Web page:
In 2018, I had the great privilege attending and participating in a National University of Singapore, Asian Research Institute workshop on Multinational Migrations hosted by brilliant Anju Paul and Brenda Yeoh. Both of whom are scholars who I have read, cited and looked up to for a long time.
At the workshop, I presented a paper looking back at the research I collected when I lived in New York City. In NYC, I observed that so many domestic workers in my study traversed the globe before setting foot in the United States. Their trajectories followed the footsteps of their sisters, cousins, mothers, and friends from Hong Kong, Singapore, Taiwan, Israel, Canada, Rome, Dominican Republic, way before New York. In this presentation, I thought through who transnational families aren’t just a source of financial support for future migrations, but actually, a repository of information and strategy.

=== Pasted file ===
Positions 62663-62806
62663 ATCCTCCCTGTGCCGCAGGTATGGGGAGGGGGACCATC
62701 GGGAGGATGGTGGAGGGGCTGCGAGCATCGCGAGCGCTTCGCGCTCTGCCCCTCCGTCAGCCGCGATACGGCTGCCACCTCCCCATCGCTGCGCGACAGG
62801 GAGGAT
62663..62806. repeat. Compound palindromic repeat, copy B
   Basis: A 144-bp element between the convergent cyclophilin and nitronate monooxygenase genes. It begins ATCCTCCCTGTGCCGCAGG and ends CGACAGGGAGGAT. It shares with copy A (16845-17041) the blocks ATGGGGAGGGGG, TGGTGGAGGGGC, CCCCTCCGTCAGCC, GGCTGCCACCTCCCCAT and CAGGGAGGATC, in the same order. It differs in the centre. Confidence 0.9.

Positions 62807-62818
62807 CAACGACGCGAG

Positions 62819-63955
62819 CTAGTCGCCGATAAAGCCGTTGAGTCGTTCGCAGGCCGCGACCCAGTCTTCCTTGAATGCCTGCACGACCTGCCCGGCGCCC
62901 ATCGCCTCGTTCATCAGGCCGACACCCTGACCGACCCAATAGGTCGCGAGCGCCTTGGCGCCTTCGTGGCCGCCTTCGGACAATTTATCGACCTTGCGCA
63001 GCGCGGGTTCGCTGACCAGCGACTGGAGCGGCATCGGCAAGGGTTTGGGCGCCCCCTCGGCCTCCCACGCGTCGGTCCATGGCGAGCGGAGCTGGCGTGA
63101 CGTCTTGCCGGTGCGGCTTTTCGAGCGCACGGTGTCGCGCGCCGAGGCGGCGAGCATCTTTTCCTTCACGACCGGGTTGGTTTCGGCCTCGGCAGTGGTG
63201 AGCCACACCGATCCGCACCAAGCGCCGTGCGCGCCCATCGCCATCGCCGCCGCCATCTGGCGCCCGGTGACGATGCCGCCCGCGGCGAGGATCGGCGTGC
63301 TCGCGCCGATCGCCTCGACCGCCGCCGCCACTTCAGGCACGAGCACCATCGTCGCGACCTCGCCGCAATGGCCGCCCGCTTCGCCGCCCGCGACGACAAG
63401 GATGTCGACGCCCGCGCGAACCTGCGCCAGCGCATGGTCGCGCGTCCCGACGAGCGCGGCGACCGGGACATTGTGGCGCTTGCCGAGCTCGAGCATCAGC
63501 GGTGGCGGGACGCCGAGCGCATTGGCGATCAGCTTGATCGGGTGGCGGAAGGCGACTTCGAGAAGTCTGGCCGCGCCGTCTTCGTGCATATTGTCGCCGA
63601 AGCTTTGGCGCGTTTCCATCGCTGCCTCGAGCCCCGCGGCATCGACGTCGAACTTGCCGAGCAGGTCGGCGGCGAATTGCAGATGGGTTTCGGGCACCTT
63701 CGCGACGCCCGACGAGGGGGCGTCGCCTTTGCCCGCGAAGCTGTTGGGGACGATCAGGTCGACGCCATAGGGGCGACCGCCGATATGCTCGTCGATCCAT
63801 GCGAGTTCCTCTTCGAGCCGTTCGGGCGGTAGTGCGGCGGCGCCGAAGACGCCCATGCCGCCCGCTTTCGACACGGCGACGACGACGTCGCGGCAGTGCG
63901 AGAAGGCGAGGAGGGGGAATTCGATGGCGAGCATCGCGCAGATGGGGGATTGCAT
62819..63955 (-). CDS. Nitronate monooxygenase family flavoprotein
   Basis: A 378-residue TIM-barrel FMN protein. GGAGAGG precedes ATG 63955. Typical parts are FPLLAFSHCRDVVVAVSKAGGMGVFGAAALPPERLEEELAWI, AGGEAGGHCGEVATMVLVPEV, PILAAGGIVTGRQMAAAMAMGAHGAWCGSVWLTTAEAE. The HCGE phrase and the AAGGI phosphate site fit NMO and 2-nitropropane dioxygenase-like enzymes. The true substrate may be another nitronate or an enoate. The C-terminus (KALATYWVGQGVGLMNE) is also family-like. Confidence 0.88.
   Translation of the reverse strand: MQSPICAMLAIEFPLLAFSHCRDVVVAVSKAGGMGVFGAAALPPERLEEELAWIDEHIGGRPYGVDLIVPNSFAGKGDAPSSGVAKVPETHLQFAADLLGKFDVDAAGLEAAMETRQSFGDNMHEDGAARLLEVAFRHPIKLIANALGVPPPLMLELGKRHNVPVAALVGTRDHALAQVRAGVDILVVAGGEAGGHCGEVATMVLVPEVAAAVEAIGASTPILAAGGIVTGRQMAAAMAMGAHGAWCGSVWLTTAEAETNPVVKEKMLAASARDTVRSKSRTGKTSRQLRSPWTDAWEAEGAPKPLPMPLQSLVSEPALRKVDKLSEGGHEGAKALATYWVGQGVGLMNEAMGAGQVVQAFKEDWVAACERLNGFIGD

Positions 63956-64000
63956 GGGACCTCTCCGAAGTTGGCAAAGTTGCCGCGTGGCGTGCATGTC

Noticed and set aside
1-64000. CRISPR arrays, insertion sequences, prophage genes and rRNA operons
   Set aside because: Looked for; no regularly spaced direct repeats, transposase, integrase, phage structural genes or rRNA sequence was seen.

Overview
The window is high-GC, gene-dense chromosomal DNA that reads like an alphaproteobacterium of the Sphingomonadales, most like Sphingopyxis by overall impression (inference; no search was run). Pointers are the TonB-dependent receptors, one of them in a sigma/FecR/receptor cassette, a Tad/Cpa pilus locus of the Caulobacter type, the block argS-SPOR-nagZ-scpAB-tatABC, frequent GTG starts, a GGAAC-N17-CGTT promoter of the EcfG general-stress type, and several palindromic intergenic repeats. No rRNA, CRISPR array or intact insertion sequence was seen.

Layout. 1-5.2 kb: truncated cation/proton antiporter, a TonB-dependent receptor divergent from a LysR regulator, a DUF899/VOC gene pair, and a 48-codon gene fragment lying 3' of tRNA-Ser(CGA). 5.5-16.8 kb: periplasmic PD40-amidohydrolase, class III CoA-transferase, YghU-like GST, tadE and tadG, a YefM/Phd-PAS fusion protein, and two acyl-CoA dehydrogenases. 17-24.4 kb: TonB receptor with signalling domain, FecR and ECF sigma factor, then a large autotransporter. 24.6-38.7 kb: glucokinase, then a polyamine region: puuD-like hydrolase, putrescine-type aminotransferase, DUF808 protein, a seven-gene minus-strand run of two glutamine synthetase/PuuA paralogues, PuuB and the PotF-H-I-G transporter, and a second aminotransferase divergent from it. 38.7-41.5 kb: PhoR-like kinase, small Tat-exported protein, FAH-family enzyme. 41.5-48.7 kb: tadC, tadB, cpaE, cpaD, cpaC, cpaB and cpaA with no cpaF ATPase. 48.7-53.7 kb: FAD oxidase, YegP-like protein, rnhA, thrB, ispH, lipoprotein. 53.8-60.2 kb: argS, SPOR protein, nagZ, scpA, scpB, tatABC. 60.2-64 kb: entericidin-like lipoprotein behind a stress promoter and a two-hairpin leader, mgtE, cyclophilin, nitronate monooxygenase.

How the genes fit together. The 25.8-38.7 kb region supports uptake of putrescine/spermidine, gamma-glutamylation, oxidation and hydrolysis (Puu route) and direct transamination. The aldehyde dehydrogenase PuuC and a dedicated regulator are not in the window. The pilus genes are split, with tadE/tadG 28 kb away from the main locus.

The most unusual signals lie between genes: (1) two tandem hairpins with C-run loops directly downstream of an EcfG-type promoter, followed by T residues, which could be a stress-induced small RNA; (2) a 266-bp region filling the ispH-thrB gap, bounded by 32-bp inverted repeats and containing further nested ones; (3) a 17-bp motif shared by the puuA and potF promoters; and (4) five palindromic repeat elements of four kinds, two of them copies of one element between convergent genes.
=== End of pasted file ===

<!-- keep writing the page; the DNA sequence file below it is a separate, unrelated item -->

During the workshop, I was able to learn and listen to so many amazing scholars from all over the world who were thinking and writing on emergent multinational migration patterns. It was an amazing experience professionally and now the paper I presented is an article in a special section of Geographical Research! (Email me for a copy if you hit a paywall!)
The trip to ARI and Singapore was transformative in so many other ways. I was able to wean almost 2-year old Cy. It was one of the first trips I took on my own after having 2 children. I rekindled my love of traveling and getting lost in a new place. And I got to reunite with my cousin, Jamie, and her family who has lived in SG for years. I was able to have dinner with Meg and Ivan, two amazing stars of my book The Labor of Care, who have made a home in SG in the past few years.
It is a trip to remember and this article is a reminder of how my ideas really take me to places I never thought I’d go.
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